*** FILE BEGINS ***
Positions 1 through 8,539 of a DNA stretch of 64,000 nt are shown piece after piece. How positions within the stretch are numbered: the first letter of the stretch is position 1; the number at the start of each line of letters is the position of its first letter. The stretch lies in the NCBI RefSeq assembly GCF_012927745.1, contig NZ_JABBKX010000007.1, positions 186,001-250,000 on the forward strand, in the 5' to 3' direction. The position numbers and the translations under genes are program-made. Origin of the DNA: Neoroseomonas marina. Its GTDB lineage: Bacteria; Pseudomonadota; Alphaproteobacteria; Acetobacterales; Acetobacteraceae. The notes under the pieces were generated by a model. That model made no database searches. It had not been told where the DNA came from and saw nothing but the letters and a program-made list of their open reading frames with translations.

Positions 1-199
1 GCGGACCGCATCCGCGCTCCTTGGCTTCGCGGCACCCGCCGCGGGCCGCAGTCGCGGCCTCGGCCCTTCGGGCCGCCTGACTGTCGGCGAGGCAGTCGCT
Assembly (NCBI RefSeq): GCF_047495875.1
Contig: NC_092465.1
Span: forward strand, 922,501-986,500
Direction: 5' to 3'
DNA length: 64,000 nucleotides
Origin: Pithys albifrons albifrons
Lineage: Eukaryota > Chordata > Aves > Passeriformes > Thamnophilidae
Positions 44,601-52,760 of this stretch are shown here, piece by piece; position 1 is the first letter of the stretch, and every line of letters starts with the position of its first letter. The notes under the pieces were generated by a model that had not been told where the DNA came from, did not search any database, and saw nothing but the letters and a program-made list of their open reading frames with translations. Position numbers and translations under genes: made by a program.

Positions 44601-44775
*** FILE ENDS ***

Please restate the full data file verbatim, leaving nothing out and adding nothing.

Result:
Positions 1 through 8,539 of a DNA stretch of 64,000 nt are shown piece after piece. How positions within the stretch are numbered: the first letter of the stretch is position 1; the number at the start of each line of letters is the position of its first letter. The stretch lies in the NCBI RefSeq assembly GCF_012927745.1, contig NZ_JABBKX010000007.1, positions 186,001-250,000 on the forward strand, in the 5' to 3' direction. The position numbers and the translations under genes are program-made. Origin of the DNA: Neoroseomonas marina. Its GTDB lineage: Bacteria; Pseudomonadota; Alphaproteobacteria; Acetobacterales; Acetobacteraceae. The notes under the pieces were generated by a model. That model made no database searches. It had not been told where the DNA came from and saw nothing but the letters and a program-made list of their open reading frames with translations.

Positions 1-199
1 GCGGACCGCATCCGCGCTCCTTGGCTTCGCGGCACCCGCCGCGGGCCGCAGTCGCGGCCTCGGCCCTTCGGGCCGCCTGACTGTCGGCGAGGCAGTCGCT
Assembly (NCBI RefSeq): GCF_047495875.1
Contig: NC_092465.1
Span: forward strand, 922,501-986,500
Direction: 5' to 3'
DNA length: 64,000 nucleotides
Origin: Pithys albifrons albifrons
Lineage: Eukaryota > Chordata > Aves > Passeriformes > Thamnophilidae
Positions 44,601-52,760 of this stretch are shown here, piece by piece; position 1 is the first letter of the stretch, and every line of letters starts with the position of its first letter. The notes under the pieces were generated by a model that had not been told where the DNA came from, did not search any database, and saw nothing but the letters and a program-made list of their open reading frames with translations. Position numbers and translations under genes: made by a program.

Positions 44601-44775